When the Bush administration redacted a report from the CDC last October to change it from focusing on the health risks of climate change to focusing on the health benefits, I think a lot of us were left asking what those health risks might be. Actually, that’s not true. Most of us could more easily figure out those health risks than figure out what they were thinking in making the CDC testify on the health benefits of climate change. But wait, that's not true either. We could figure that out, too. As has become par for the course with this administration on climate change they were thinking about maintaining the status quo.
The U.N. is already sounding alarm bells about food shortages related to climate change and the recent decrease in rice yields would bare that out. We have seen trauma to certain pollinator populations like bees and bats, some of which is most certainly related to climate change. The World Health Organization is now saying unequivocally that “Climate change is a significant and emerging threat to public health, and changes the way we must look at protecting vulnerable populations.” In addition to natural disaster deaths from heatwaves, floods and draughts, they also point to the increased spread of malaria and dengue fever from increasing mosquito populations due to more temperate weather and more hospitable locations, diarrhea (a killer in the developing world and often transmitted through drinking dirty water which has become more prevalent as water has become scarcer) and malnutrition. They officially estimate more than 150,000 deaths annually as being the result of climate change. I was left wondering if they have been counting the deaths during Hurricane Katrina and those that have occurred since among the displaced populations. If not, there is some serious under estimating going on.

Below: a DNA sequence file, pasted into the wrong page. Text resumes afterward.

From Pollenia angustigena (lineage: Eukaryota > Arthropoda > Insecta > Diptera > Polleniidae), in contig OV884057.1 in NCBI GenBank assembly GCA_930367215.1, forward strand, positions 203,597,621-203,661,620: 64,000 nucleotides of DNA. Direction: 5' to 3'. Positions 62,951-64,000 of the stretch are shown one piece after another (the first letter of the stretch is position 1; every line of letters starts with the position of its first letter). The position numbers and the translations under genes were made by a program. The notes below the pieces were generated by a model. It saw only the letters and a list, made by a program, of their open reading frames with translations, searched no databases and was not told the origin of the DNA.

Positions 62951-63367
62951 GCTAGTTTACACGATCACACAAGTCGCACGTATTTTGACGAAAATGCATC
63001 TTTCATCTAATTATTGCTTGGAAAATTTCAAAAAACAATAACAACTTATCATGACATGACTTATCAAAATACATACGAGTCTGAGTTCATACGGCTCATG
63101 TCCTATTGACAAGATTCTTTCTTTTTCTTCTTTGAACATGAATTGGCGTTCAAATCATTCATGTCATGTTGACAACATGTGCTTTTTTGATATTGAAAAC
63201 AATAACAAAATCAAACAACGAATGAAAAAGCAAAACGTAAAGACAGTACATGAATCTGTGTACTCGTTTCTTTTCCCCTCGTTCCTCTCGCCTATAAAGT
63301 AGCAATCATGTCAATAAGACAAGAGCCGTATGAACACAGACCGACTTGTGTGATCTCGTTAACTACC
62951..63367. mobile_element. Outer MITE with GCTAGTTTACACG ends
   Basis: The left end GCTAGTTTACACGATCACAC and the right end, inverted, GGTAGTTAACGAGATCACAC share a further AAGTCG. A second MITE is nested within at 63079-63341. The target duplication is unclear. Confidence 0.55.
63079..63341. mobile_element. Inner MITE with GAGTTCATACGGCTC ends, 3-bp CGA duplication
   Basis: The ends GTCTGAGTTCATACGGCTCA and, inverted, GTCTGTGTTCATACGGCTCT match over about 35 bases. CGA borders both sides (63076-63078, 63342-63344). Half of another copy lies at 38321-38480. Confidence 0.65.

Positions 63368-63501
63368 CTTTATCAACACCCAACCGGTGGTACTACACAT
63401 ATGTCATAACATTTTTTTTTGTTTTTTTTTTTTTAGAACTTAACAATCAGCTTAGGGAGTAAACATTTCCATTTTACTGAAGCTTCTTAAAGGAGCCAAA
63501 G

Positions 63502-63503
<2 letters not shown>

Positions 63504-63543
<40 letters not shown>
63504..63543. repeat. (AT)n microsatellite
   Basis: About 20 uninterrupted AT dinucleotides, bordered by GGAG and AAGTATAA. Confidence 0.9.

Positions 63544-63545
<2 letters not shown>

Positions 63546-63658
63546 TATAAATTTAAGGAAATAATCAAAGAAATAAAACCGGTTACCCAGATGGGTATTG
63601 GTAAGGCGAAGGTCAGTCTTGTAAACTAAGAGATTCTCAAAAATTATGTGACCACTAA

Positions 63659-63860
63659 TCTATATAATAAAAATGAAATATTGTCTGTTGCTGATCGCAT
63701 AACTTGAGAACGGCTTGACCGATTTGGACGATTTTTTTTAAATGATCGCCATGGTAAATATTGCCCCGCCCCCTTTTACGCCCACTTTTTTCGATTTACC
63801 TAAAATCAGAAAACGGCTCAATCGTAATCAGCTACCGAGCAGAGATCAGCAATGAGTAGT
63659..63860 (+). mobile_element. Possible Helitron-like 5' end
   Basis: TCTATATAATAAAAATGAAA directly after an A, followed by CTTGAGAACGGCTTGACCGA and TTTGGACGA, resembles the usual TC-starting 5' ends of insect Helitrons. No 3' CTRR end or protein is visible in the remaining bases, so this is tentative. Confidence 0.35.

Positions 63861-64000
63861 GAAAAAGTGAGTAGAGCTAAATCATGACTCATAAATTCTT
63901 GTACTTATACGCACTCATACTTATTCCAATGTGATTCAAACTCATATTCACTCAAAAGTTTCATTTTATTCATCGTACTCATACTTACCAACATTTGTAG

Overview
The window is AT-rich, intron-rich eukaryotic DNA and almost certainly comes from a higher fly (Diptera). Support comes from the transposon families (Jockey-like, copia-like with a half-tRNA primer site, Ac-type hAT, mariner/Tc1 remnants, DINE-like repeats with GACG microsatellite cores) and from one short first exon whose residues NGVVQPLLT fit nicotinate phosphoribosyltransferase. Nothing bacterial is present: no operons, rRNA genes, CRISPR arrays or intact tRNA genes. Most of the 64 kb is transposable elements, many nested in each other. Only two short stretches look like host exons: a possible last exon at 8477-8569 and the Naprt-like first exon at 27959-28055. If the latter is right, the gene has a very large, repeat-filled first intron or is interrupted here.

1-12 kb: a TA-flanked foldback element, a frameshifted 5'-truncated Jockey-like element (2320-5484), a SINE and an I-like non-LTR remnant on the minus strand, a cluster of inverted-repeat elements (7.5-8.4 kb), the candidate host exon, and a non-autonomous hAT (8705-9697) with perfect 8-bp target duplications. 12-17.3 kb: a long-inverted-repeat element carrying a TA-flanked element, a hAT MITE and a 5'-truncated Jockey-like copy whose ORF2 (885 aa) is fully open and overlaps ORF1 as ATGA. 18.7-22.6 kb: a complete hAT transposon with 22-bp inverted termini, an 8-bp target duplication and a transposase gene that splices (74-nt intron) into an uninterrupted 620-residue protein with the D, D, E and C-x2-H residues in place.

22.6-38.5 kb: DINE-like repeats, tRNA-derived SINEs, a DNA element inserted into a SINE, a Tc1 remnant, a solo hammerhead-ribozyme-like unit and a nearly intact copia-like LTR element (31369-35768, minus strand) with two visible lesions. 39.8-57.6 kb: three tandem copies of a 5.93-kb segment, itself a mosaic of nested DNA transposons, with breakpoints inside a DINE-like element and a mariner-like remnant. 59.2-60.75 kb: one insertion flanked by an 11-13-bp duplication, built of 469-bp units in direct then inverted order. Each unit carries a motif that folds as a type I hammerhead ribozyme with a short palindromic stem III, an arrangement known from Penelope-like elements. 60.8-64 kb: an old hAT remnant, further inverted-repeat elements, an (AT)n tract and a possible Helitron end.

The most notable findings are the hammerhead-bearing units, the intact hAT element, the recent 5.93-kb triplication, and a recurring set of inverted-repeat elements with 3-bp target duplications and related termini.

And this may be part of the problem; what gets defined as a climate related death? Because there is no official recognition of Hurricane Katrina to climate change, no official linkage of the California wildfires to climate change, no official linkage of the Mumbai floods to climate change, people can see these events as natural disasters, aberrations instead of our future. And while the effects of climate change may be more severe in the developing world, the risks are also a huge problem in the developed world. This can go unnoticed.
For example, while the WHO is focusing on Asia, Africa and the Pacific region with particular concern, a recent report warns that the climate in Greece could become like that of Egypt in just 60 years due to climate change. Summer temperatures in Greece have increased 6 – 7 degrees over the last few years, twice the temperature increase in many other parts of the world. 150 people died there last summer when temperatures reached one of their highest point in the last 150 years. With predicted rainfall decreases in the Mediterranean of up to 20% over the next 100 years, they have reason to worry. I have been to Greece in June where it is lovely and the fruit trees are abundant. I have also been to Egypt in June where it is generally unbearably hot and barren in many parts of the country.
One would think that if nothing else, the public health risks would get people to act, yet public health has not been a main focus in the public conversations about climate change. Would the CDC’s original testimony on the health risks have made any difference? It is hard to say in a country that has become inured through the nightly local headlines that use fear mongering about killer bees and rabid dogs on the loose as a way to get people to stay tuned after the commercial break. Unlike the killer bees, however, the adverse health ramifications of climate change are real, immediate and already happening.